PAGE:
Written by: Taher Kameli, Esq.
Imagine having to choose between living with a beloved family member or remaining in your current residence. Such a difficult choice may soon be faced by US citizens and legal immigrants who live in public housing with undocumented immigrant family members as a result of a recent proposal by the Trump administration. On April 17, the Department of Housing and Urban Development (HUD) proposed a rule that could evict so-called “mixed-immigration status” families (at least one family member is a citizen or legal immigrant, and at least one family member is undocumented) from public housing.
Under Section 214 of the Housing and Community Development Act of 1980, as amended, while undocumented immigrants by themselves cannot receive Federal housing assistance, “mixed-immigration status” families can reside in public housing if at least one member of the household (a citizen or legal immigrant) is eligible for public housing. In these situations, the undocumented immigrants have declared themselves ineligible for public housing, but have not been required to reveal their immigration status; the amount of Federal housing subsidy for “mixed-immigration status” families has been prorated to allow for only those residents who are eligible for public housing.
Under the proposed rule from HUD, expanded use would be made of the Department of Homeland Security’s Systematic Alien Verification for Entitlements (SAVE) system to screen all residents of public housing under the age of 62. Not only the undocumented immigrant, but the entire “mixed-immigration status” family now could be evicted from public housing after 18 months. It is estimated that this new rule could affect approximately 25,000 “mixed-immigration status” families, principally living in California, New York, and Texas.
In response to the proposed rule from HUD, National Association of Housing and Redevelopment Officials CEO Adrianne Todman stated, “To create a new rule that will disrupt existing tenants and families seems both cruel and unnecessary. HUD already restricts housing benefits to U.S. citizens and eligible noncitizens. There are already rules in place, and public housing authorities both know them and follow them”. National Low Income Housing Coalition President and CEO Diane Yentel added, “The true purpose may be part of this Administration’s effort to instill fear in immigrants throughout the country”.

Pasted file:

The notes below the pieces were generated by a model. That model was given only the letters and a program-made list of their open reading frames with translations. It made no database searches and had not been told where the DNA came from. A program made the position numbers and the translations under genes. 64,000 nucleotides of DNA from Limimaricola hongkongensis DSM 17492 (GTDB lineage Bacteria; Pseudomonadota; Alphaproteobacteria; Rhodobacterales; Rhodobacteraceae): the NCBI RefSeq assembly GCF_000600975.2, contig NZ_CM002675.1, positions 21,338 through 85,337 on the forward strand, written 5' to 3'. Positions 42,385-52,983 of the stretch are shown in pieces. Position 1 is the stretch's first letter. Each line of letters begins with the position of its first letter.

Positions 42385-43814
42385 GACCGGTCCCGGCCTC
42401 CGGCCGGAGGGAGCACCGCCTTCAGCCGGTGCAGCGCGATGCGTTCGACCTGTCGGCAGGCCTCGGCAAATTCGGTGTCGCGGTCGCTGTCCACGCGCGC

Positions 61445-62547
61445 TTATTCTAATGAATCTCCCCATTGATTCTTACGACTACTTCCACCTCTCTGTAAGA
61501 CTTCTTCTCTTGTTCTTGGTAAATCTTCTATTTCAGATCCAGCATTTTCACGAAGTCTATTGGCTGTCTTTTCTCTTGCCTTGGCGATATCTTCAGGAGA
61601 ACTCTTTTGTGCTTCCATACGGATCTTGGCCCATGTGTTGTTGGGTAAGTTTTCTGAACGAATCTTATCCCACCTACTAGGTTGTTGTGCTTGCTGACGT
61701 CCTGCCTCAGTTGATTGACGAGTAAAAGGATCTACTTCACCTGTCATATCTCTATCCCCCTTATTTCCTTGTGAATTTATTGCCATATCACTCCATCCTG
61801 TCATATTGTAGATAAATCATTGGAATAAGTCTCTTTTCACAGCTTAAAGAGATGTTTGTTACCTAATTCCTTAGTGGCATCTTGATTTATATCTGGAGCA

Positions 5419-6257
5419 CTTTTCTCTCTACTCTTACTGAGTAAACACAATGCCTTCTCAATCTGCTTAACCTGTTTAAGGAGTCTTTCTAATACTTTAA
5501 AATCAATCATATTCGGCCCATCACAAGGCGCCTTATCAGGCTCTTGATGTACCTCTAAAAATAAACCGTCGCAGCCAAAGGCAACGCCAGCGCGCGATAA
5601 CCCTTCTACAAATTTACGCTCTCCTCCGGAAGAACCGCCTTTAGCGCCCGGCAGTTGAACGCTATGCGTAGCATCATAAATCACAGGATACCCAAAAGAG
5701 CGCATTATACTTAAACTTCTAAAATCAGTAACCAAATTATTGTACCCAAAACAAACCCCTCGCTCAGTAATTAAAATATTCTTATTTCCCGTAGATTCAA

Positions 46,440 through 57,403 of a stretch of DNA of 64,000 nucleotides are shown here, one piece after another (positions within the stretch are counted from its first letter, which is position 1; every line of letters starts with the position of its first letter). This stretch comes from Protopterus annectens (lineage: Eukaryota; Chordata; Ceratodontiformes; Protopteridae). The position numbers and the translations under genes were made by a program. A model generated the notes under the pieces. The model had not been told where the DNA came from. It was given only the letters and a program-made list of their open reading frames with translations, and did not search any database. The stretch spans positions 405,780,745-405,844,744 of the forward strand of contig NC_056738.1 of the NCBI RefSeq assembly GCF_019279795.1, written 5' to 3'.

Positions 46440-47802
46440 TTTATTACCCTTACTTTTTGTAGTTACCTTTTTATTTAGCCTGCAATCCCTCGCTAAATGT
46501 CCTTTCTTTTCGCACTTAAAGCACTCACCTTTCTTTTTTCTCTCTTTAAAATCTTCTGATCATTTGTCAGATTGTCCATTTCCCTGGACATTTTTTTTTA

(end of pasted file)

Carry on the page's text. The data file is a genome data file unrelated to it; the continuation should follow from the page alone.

As the proposed rule from HUD still must be published in the Federal Register (it is expected that this step may occur during the week of May 6) and then be subject to a 60-day comment period before it becomes official, it may ultimately be modified in final form. However, given the hostile attitude of the Trump administration on immigration issues, one should not be overly optimistic that any significant “softening” of the proposed rule on the housing situation for “mixed-immigration status” families will occur.
While it is easy to characterize the proposed rule from HUD as simply another example of anti-immigration policy from the Trump administration, there is another lesson to be learned here. The proposed rule from HUD shows that a policy directed against undocumented immigrants can also adversely affect US citizens and legal immigrants. Whether you are an undocumented immigrant or a US citizen or legal immigrant, if an anti-immigration policy of the Trump administration is creating negative consequences for you, the Law Offices of Kameli and Associates has the immigration law expertise to help you. Please contact the Law Offices of Kameli and Associates, at firstname.lastname@example.org or 312-233-1000, for representation.